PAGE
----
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Page Contents: When you have to decide about how long to continue psychotherapy.                    


I have been seeing my current psychotherapist for about three and a half months. The issues I want to work on include depression, suicidality, and trying to move beyond the wounds of having been physically and sexually abused as a child. Psychotherapy sessions have been going well. I’m only rarely suicidal. The depression seems to have morphed into vague content. But I still feel emotionally frozen. I still think that there is more work to be done on the abuse issue. I don’t feel any resolution about it. Today the psychotherapist, seemingly out of the blue, asked if I wanted another session. I responded by saying “I don’t know,” and switching to something humorous. A major theme of the day was my ambivalence. We had also discussed the fact that I am distrustful of labeling things as progress, that I have no well defined marker for when psychotherapy will have been a success, and that I cannot tell the difference between being happy and distracting myself from negative things. My question is how do I deal with being asked if I want another session? I feel unable to decide. I don’t want to seem needy or bothersome. I can’t bear to be put in the position of asking for it, and being denied. If the psychotherapist thinks I’ve met all my goals, maybe I have. But on the other hand, I do want to get better. I don’t want to ruin the chances of that happening.

Do you want another session? How about another year of treatment?

OK. Now that quip sounds flippant. And I said it to help you get the feeling of precisely how flippant the managed care environment can be.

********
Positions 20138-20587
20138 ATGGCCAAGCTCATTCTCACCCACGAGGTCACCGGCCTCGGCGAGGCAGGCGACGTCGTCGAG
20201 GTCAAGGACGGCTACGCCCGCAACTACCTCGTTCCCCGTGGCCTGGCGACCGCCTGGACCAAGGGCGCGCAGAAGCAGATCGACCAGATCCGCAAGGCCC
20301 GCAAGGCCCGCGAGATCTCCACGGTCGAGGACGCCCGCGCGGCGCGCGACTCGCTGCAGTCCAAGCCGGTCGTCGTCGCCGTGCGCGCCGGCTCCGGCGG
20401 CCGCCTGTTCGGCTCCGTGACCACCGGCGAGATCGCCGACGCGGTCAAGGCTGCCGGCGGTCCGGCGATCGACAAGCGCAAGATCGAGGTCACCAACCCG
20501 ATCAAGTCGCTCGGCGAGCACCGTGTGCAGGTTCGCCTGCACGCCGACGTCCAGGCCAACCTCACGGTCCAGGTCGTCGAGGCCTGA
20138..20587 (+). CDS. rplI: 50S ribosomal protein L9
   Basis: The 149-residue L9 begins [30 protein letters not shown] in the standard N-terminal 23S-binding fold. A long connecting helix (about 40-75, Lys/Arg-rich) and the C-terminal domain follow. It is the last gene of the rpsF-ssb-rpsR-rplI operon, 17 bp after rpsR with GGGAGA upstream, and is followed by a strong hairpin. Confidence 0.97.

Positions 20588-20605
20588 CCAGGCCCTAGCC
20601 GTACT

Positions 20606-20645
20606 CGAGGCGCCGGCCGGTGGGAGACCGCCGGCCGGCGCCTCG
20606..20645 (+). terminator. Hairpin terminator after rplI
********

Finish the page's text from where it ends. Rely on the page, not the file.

“So, you’ve had 12 sessions? Well, you should be cured by now. You are cured, aren’t you? Aren’t you?”

Yet the truth is that the emotional traumas around sexual abuse are not cured in 12 sessions. It can take a very long time to grind away all the defenses that have been encrusted around the emotional core of your life. It’s no wonder you still feel emotionally frozen. The treatment you have had so far is a bandage on a deep wound. The wound itself still has to be treated.

Now, the problem in all this for you derives from your being emotionally frozen. Right now, you’re not capable of asking for what you need because your defenses themselves prevent you from even knowing what you need. So it’s your psychotherapist’s job to notice your pain and take action to treat it properly. And if your psychotherapist cannot notice your pain—either because of incompetence or because the managed care environment has blinded him or her to reality—then you might need another psychotherapist.

And most likely, to get what you need, you will have to pay for it with your own money. That’s the downside of good treatment. The upside is that once you pay for your own treatment, no one can deny you. Only you can deny yourself.


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Raymond Lloyd Richmond, Ph.D.
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